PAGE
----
© 2017 Elsevier Ltd Payments for Environmental Services (PES) are increasingly used in tropical countries as incentives to improve forest conservation outcomes, notably in forests managed or owned by rural communities. However, little is known about the performance and the suitable conditions under which collective PES can be effective. We assess the impact of a collective PES on reducing deforestation in the Cardamom Mountains, Cambodia. We use a quasi-experimental approach combining covariate matching with difference-in-difference estimation as a procedure to assess program effectiveness on reducing deforestation. We find that the PES program contributed additionally saving on average about 0.17 percentage point of the enrolled PES area per year during 2005–12. We also highlight that characteristics such as slope, proximity to roads, and number of households are associated with heterogeneous PES impact. We finally call for improving both data availability and impact assessment methods in order to test better theories of change that take into account not only the ability of payments to reduce opportunity costs of conservation but also to consider how PES are turned into improved community collective action likely to improve the local enforcement of conservation.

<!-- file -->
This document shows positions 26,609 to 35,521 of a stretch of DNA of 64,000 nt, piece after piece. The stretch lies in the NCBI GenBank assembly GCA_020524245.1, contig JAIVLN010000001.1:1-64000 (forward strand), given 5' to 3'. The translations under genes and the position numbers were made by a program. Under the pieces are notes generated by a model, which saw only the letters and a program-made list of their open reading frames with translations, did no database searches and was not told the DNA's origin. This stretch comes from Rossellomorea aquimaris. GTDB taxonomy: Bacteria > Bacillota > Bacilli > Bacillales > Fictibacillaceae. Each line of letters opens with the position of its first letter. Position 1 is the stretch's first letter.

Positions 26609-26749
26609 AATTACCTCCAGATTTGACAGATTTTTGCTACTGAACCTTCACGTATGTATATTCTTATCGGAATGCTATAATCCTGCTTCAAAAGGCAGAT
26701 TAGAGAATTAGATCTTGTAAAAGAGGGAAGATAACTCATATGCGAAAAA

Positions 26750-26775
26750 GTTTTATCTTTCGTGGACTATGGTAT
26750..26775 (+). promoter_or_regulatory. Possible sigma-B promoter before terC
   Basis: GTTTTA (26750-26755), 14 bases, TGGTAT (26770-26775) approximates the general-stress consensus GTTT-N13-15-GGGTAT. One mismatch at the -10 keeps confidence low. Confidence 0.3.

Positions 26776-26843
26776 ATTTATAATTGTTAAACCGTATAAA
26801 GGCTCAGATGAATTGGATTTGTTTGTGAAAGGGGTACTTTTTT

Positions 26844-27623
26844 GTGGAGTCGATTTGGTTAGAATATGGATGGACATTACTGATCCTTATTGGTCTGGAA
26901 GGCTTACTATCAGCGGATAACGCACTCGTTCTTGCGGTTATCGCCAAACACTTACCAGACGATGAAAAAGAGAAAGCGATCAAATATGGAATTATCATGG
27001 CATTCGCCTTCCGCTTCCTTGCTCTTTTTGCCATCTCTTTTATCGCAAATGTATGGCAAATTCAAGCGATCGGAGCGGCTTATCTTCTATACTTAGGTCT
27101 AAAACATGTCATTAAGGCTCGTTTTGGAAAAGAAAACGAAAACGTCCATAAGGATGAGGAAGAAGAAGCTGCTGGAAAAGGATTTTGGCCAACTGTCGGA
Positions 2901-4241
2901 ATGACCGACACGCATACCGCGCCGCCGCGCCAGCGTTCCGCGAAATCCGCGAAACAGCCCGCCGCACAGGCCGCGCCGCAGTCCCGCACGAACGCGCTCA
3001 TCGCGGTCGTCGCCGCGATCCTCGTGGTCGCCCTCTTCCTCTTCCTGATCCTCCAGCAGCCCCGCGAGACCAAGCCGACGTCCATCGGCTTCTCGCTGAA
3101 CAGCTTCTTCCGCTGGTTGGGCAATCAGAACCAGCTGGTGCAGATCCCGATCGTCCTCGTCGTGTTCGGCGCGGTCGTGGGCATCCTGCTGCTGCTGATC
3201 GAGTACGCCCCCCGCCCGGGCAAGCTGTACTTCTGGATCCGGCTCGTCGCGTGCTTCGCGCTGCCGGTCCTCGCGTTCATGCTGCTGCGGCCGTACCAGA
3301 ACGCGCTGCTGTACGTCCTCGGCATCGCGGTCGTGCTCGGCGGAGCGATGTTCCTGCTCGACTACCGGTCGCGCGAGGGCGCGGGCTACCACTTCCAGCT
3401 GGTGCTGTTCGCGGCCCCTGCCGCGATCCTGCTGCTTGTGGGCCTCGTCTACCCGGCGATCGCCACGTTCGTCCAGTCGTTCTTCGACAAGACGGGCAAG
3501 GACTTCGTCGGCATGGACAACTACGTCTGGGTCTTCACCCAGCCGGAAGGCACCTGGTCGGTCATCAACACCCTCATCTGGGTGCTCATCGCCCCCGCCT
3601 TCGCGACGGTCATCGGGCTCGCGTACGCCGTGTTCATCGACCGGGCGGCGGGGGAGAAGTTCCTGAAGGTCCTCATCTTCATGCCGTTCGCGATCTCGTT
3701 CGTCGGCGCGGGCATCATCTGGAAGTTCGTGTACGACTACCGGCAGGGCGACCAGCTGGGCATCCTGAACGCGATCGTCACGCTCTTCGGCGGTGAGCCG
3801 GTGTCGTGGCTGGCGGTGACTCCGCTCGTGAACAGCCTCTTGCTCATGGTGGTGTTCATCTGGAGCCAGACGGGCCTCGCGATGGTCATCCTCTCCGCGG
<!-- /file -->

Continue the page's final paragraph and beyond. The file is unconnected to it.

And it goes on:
|Publication status||Published - 1 Oct 2017|
- Payment for Environmental Services
- impact evaluation
- impact heterogeneity